BP (NYSE:BP), still battling through the Gulf of Mexico spill, has been featured in the press on an almost daily basis recently, with few positive things to report.
Most recently, an ex-employee of the company, Kurt Mix, was arrested. The charges leveled against Mix are not related to the actual disaster itself, but specifically to claims that the company tried to cover up the severity of the spill after the disaster took place. The charges also state that the company purposely initiated operations that were far from likely to succeed, in its supposed attempt to stop the leak. Mix is accused of deleting about 300 incriminating text messages that support these allegations. However, the company maintains that Mix will be acquitted, as the information contained in those deleted messages was also contained in a number of emails and other correspondence, which Mix purposely saved. Whatever the truth of the matter is, this is just one more strike against BP in terms of reputation, and possibly, stockholder confidence.
The case against Mix could not have come at a worse time. The courts were just about to grant preliminary approval of a $7.8 billion civil settlement between BP and the committee of plaintiffs, but this is now likely to be severely delayed. The delay means that BP will have to deal with the aftermath of the spill for a long time yet to come. Although Mix has been released on bail, he is required to stay in Texas or Louisiana and to appear in court in New Orleans at the beginning of May.
BP insists that it attempted to do everything in its power to preserve all evidence related to the spill, as it is required to do by law in such circumstances. It also maintains that despite the recent arrest of Mix, it has been cooperating with the government in the investigation. Be that as it may, the situation does not reflect well on BP's standing, currently or in the past.
Kurt Mix's arrest is not the only thing delaying the approval of the private settlement BP is attempting to negotiate with the plaintiffs in the case. Halliburton (NYSE:HAL) is opposing the settlement. Halliburton is also implicated in the Gulf spill and objects to the settlement as it makes the company "liable in part for settlement payments". Halliburton also claims that more time is needed to analyze the settlement agreements. Halliburton expressed the desire to reach settlements itself with plaintiffs and indicated that it would not be made to contribute to the payments BP makes to those plaintiffs.
In addition to this, a group of shrimp processors are also opposing the settlement. They claim that the settlement unfairly excludes them and that they will not be sufficiently recompensed for the damage that the oil spill caused to their livelihood. They claim that the settlement does not cover everyone and everything affected, such as docks, processors, distributors and packaging supply businesses, which were also severely affected by the oil spill.
Worse, more mutated and ill fish and other marine animals have been spotted in the area. It seems, BP will have to make up for the severe damage it has caused to the fishing industry in the gulf. The financial burden is huge and stock may tumble because of it.
As if this was not enough, BP is also currently engaged in a lawsuit with Argentina-based Bridas. BP is suing Bridas over a collapsed deal the two companies entered into when BP needed to raise funds to cover legal and clean-up costs related to the Gulf spill. If BP loses the case, it will be Bridas which receives millions of dollars in compensation because of the deal's termination.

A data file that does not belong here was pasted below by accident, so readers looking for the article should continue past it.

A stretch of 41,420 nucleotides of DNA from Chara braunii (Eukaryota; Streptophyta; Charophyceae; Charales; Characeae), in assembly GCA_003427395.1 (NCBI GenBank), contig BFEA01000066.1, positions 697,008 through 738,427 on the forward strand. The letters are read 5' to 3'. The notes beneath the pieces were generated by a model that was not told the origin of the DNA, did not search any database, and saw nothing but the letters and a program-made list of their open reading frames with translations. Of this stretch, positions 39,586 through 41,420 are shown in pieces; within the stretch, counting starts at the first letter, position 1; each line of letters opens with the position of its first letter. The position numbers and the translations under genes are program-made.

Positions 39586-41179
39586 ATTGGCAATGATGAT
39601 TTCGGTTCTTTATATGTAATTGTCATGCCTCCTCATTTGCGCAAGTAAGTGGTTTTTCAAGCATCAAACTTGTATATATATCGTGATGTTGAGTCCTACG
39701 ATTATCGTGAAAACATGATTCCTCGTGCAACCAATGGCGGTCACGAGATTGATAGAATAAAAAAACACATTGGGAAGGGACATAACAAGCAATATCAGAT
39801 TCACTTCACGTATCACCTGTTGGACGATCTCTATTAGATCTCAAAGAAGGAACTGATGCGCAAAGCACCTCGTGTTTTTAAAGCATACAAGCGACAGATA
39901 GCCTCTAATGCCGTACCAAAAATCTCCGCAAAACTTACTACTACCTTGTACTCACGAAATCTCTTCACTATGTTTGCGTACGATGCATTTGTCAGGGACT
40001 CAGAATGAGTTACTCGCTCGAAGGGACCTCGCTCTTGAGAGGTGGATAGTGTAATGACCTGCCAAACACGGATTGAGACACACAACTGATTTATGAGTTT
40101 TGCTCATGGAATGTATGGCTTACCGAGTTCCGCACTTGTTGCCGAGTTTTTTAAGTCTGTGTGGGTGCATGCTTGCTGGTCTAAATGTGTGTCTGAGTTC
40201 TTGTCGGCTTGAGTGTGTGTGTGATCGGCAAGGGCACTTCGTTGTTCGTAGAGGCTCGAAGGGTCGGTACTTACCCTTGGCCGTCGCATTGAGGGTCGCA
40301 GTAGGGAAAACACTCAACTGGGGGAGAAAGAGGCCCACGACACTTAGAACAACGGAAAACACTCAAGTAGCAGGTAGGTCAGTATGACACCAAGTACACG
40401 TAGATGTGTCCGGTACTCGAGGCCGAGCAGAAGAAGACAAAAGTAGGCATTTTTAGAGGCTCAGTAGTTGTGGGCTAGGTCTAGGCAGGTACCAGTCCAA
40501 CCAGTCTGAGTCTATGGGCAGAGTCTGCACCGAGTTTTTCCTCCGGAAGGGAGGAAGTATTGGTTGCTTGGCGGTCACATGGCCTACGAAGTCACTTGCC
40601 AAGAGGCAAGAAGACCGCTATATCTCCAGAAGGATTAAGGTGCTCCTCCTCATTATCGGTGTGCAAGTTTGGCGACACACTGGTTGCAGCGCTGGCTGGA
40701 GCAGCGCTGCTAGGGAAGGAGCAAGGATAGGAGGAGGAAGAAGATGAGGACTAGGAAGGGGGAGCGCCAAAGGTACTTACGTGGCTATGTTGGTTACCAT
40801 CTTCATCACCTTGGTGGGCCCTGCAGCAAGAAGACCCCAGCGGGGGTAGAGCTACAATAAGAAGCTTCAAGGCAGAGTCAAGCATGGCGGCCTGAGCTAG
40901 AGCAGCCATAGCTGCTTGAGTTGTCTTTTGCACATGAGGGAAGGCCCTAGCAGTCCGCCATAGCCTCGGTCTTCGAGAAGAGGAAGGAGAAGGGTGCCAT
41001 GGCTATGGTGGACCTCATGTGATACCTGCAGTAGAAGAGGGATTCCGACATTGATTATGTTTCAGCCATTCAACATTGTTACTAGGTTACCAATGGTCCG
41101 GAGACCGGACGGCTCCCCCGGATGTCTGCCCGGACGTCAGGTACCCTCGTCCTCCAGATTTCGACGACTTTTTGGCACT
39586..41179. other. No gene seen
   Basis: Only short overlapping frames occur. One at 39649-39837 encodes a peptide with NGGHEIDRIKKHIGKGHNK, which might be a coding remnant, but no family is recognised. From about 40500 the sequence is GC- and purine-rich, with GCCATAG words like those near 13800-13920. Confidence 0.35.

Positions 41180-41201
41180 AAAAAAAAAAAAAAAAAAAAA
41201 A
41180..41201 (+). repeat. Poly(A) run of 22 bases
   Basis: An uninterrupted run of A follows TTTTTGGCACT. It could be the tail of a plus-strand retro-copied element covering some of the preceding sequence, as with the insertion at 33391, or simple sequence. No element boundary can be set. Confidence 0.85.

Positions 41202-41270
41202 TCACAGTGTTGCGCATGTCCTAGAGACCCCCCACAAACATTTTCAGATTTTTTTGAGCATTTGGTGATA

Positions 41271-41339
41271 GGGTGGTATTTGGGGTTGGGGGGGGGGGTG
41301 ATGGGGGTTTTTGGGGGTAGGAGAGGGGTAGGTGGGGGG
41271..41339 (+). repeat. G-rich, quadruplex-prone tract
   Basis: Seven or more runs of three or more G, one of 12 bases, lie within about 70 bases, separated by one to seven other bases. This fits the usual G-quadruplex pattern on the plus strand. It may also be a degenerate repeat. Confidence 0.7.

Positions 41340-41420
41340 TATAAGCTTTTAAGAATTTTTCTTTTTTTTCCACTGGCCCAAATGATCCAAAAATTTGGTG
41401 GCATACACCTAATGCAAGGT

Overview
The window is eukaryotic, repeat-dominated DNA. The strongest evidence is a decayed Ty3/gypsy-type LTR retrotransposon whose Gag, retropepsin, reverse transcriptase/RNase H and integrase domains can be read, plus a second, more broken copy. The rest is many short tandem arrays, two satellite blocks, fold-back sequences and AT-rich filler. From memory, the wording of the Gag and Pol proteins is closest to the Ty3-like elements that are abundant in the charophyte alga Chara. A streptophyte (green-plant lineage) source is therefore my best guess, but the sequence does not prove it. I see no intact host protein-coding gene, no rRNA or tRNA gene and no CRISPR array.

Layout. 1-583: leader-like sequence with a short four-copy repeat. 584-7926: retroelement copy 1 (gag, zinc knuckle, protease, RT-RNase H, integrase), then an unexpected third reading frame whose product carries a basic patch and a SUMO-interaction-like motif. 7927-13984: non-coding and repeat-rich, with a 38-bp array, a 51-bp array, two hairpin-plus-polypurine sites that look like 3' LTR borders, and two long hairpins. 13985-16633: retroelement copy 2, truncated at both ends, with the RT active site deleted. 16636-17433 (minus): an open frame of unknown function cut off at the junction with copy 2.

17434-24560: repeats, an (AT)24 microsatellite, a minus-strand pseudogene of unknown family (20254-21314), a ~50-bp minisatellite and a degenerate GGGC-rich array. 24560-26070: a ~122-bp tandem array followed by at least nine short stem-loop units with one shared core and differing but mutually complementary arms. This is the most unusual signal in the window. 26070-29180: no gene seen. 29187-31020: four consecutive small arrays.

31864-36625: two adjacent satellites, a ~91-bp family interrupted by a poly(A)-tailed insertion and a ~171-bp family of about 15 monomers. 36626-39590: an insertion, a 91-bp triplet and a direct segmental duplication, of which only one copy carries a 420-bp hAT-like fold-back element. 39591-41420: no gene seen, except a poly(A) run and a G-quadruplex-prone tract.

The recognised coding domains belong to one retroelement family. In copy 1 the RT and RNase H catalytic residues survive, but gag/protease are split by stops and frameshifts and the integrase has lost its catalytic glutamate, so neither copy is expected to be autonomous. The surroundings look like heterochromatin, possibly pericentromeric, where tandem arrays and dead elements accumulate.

BP is not the only oil company struggling at present. ATP Oil & Gas (ATPG) has experienced a significant decrease in the last year and all but the most bullish of traders have chosen to sell its stock. I'd have to agree and the news must be welcomed by the hurting BP.
BP competitor Chevron (NYSE:CVX) was recently acquitted of any wrongdoing in a long-standing lawsuit against the people of Nigeria. Chevron was accused of being liable for the deaths and injuries of several Nigerian villagers were protesting Chevron's drilling activities, nearly 14 years ago. Although Chevron has been acquitted, there may yet be some unfortunate backlash for the stock.
Another BP competitor experiencing fairly remarkable setbacks right now is Anadarko Petroleum (NYSE:APC). Recently, it came to light that the company's intentions to begin oil drilling operations in the Centerra area of Loveland, Colorado, have been halted. The lease to start drilling has yet to be signed by Anadarko and the Centerra developer McWhinney. If the lease is signed, the success of the operation would work to improve Anadarko stock and go a long way to repairing its negative image that Anadarko's carried since its involvement in the BP oil spill. However, the operations may be halted indefinitely, especially as the residents in the area have only recently been informed of the events and have expressed their outrage.
Cabot Oil & Gas (NYSE:COG) is one of the few companies in the market that seems able to keep its head above water. While other companies seem to be on the brink of decline or even complete destruction, Cabot just keeps on going. One instance of this is the development of a new natural gas pipeline in Pennsylvania. This pipeline will add significantly to Cabot's profits and thereby have a positive effect on the stock.
While BP struggles to find its way out of the courtroom, it must be keeping close watch on its competitors. Lucky for BP, many of these competitors seem to be struggling at the moment. But how long will that last? BP needs to get back to production and profiting, much in the way that Cabot has been successful while BP awaits new settlement offers and plaintiff hearings. I can't advise anyone to buy BP until the Gulf ramifications clear, and even then, it's unclear whether the company will find its footing again.